How do you fit the biggest environmental film festival in the country into a town with a grand total of two movie theaters? Get creative, and reach out to groups you may not have otherwise thought to do so.
Such was the case for this past weekend’s Wild and Scenic Film Festival, taking place in tiny but lively Nevada City, California, population a bit shy of 3000. From an Odd Fellows hall (you know, those mysterious buildings that say I.O.O.F. on them?) to a solar powered Masonic hall , plus a Vets hall, an elementary school, and a former mining equipment manufacturing plant gone cultural center thrown in for good measure.
The focus of this festival was not what one might expect when you hear the words environmental film festival. Rather then a roster full of what’s wrong, they had films all from all over the spectrum, with the overall theme of this year being “Turning the tide.” As in seeking solutions, giving hope, rather then focusing on what’s not working.
Being just one person, I couldn’t tell you about all the films shown, 120 in all, ranging from 90 minutes to 30 seconds. But I can tell you that Ralph Bronner, son of Dr. Bronner, is one of the most amazing, generous people I’ve seen in a long time. He appeared in person, in addition to the screening of the documentary Dr. Bronner’s Amazing Soapbox
My favorite of the festival was the Greening of Southie. We were fortunate to see a pre release version of this film, which does something that other green themed films have not had the courage to do: Take a hard look at what can sometimes go wrong in this new green dream that’s happening these days.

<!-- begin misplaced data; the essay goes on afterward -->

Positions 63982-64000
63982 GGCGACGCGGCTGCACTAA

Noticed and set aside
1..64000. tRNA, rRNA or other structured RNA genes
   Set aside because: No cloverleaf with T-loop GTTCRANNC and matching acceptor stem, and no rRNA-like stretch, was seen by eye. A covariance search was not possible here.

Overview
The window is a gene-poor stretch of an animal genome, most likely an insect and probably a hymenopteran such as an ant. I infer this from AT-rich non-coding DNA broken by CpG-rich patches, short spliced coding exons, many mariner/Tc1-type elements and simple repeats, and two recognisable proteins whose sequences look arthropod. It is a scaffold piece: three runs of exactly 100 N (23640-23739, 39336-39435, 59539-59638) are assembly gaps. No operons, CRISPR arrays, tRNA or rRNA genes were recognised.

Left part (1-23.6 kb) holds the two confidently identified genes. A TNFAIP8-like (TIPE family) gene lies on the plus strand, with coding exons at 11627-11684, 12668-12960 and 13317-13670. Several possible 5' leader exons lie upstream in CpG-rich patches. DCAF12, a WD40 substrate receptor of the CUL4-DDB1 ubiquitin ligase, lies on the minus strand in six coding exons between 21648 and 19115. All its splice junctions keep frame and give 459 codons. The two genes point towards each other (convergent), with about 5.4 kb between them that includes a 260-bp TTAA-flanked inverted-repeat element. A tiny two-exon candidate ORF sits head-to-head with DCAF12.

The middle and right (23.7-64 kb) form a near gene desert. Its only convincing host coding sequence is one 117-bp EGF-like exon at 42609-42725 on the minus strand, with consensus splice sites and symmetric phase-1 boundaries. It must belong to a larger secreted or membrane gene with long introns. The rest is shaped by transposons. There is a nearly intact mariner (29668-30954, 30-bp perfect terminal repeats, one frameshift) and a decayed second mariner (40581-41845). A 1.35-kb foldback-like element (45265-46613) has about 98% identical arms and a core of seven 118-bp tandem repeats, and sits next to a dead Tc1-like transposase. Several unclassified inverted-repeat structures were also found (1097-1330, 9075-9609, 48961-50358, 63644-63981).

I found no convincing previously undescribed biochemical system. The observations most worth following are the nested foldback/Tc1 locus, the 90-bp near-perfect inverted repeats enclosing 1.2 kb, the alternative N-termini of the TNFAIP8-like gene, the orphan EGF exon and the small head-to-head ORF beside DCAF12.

The film follows the development of the first building to seek LEED certification, located in the most improbable of locations: South Boston, the most working class, Irish Catholic, firmly old school of all parts of Boston. You get to watch, as the workers, most of which have never worked on a green building project, let alone know what that even means, start opening up to it, and really finding a lot of pride in being a part of it, and directly seeing the benefits of this sort of construction. To their own health, and the health of the planet.
I personally found it touching to see people far outside the green bubble really getting it, and getting behind it.
But problems do arise in the actual construction, and it shows that this movement is not without it’s growing pains (literally, in some cases here) I highly recommend it.
I also recommend you try and attend next year’s festival, as it presents films for every level of interest, and age as well (Saturday morning had entire section of cartoons!) It includes several activities outside the films, including free workshops in film making, environmental activism, and for those wanting a more direct experience of things positively environmental, a wine stroll. Topping it off this year was a concert by Aphrodesia, a 12 piece afro funk band, that just so happens to have a biodiesel tour bus.
See you next year! Or check their site for the touring highlights version of this festival, happening all year, up until the next full festival.
Paul Smith is a sustainable business innovator, the founder of GreenSmith Consulting, and an MBA in Sustainable Management from Presidio School of Management in San Francisco. His overarching talent is “bottom lining” complex ideas, in a way that is understandable and accessible to a variety of audiences, internal and external to a company.